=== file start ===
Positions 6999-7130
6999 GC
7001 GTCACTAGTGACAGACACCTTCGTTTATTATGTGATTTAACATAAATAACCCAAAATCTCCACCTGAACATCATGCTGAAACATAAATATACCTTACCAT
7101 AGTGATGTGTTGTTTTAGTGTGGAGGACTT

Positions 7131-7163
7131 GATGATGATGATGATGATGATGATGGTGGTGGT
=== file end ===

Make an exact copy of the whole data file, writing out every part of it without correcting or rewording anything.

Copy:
Positions 6999-7130
6999 GC
7001 GTCACTAGTGACAGACACCTTCGTTTATTATGTGATTTAACATAAATAACCCAAAATCTCCACCTGAACATCATGCTGAAACATAAATATACCTTACCAT
7101 AGTGATGTGTTGTTTTAGTGTGGAGGACTT

Positions 7131-7163
7131 GATGATGATGATGATGATGATGATGGTGGTGGT